Development Planned For
Long Vacant Property
GRAND RAPIDS — This summer, a blighted property on the corner of a signature redevelopment in downtown Grand Rapids could welcome its first residents in nearly two decades.
Virgin Soil Development is planning to convert the former Central Bank office at 65 Monroe Center NW into six residential units. Firm principal Brice Bossardet has been working with owner Rockford Development on plans for the property for over a year. Rockford initially acquired the 6,500-square-foot building as the eighth building in its ambitious Front Row Condominium project — the 2005 effort that converted 51 to 63 Monroe Center NW into 10 luxury residential units and an updated retail strip in partnership with Belford Development LLC.
“I think it just needed a fresh look,” said Bossardet of the bank building. “I came in with an idea, which at first didn’t work, and now we’re finally getting something off the ground.”
Bossardet, who lives in the CityView condominium project across the street at 60 Monroe Center NW, will locate his corporate office in the garden, or basement, level of the building. The main floor will be split into four loft-style residential units ranging in size from 750 square feet to 1,100 square feet. A 1,000-square-foot unit will be built in the rear portion of the second floor. The front portion of that floor will be combined with a rooftop addition to create a 3,800-square-foot luxury unit.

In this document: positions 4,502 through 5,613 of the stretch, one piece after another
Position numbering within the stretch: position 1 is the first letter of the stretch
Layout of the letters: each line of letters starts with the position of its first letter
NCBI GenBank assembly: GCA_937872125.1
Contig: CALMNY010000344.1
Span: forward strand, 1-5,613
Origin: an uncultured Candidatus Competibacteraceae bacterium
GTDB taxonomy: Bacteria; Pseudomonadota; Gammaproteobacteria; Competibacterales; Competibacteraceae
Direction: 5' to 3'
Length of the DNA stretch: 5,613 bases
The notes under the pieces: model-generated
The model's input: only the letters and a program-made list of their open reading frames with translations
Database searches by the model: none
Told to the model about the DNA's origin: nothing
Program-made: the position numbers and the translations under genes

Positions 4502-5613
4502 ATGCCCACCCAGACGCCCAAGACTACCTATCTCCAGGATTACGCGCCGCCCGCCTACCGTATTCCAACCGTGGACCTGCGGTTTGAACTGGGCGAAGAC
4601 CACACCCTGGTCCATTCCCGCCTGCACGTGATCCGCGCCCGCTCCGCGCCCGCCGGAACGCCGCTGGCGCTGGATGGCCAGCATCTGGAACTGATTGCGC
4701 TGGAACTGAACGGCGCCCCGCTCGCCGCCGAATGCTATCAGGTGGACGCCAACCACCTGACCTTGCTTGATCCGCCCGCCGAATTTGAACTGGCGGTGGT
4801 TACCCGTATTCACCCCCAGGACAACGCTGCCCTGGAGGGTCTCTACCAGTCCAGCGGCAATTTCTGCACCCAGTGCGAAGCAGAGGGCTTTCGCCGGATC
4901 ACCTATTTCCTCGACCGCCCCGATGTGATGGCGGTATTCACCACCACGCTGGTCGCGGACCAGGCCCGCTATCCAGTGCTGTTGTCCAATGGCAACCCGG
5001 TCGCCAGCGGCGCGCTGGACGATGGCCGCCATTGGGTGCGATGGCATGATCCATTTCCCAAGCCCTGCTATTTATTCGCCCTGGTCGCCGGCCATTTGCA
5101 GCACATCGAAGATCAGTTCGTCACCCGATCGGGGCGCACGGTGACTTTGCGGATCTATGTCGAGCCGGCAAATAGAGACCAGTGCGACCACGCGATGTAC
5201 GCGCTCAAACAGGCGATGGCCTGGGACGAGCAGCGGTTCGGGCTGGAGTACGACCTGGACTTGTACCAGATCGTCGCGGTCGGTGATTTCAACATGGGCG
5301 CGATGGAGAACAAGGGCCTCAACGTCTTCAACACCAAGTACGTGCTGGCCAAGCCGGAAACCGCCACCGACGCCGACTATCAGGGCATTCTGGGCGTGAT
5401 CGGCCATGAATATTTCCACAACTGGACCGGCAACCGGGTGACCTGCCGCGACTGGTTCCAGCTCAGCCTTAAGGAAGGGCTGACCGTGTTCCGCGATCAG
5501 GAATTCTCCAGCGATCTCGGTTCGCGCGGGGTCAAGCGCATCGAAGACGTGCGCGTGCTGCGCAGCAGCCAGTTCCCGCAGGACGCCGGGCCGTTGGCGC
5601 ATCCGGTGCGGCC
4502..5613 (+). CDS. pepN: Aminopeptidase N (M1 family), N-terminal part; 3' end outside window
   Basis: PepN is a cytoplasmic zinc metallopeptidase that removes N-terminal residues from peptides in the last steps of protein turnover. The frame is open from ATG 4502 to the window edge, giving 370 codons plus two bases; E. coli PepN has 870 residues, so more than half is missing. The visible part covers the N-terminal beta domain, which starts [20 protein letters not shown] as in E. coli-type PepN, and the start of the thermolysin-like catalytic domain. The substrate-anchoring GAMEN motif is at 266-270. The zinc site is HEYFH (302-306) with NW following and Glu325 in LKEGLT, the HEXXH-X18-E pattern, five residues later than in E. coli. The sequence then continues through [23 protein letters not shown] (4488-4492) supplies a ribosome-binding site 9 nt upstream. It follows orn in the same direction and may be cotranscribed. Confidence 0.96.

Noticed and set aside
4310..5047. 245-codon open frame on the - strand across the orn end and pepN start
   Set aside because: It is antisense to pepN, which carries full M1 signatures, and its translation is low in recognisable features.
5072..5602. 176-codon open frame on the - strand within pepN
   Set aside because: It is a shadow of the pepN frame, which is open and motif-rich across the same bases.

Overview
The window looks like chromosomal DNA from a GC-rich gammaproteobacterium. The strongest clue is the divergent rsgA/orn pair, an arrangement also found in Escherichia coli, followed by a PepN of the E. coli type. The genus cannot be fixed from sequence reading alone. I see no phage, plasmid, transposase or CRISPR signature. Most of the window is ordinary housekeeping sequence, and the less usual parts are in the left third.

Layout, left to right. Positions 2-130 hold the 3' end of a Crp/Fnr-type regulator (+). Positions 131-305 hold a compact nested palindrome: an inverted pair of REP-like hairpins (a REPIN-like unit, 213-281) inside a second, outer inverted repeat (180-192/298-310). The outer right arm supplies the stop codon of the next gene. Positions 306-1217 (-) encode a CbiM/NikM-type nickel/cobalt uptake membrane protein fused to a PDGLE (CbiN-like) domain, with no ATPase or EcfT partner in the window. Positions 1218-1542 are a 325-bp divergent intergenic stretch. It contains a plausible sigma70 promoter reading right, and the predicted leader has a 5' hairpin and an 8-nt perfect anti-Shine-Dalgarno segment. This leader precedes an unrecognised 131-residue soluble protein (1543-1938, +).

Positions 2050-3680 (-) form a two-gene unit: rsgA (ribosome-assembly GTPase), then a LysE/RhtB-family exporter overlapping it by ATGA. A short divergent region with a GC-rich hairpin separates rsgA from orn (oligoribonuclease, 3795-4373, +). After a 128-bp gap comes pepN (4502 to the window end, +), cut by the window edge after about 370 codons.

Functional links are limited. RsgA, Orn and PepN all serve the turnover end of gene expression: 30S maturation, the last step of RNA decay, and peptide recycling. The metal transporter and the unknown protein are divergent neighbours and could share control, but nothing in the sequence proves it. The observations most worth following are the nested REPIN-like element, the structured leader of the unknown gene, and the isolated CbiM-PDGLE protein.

Only the rear units on the bottom floor are not yet reserved. The roughly 1,000-square-foot units are priced at $294,000 and $299,000.
After the addition and $2 million makeover, Bossardet expects the property to yield 11,205 total sellable square feet. Lott3Metz is the architect for the renovation, which will use modern materials to create a gray and tan façade similar in appearance to the building’s original Art Deco style. A vault once used by the bank will be torn out during demolition; a smaller safe will remain in the Virgin Soil office.
Bossardet will approach the Downtown Development Authority for a $50,000 reuse incentive grant next week. Pending that decision, the first units could be finished within three months of groundbreaking. The entire project should be completed by September.
In a departure from most of the neighboring buildings, there will be no commercial space in the Monroe Center frontage. Like its neighbors, the building, which for a period in the 1980s served as the West Michigan headquarters of the Federal Bureau of Investigation, is located within the Monroe Center Renaissance Zone, relieving residents of nearly all state and local taxes until 2017.
“It’s different, and there are people looking for different,” Bossardet said. “It’s a boutique development, limited quantity. If you look at the developments where people are just buying for the Ren Zone, where there is going to be that mass exodus when it runs out, there will be 15-20 units for sale just like yours. These are unique.”
Bossardet is also working with Rockford Development to market the final units in the Front Row project.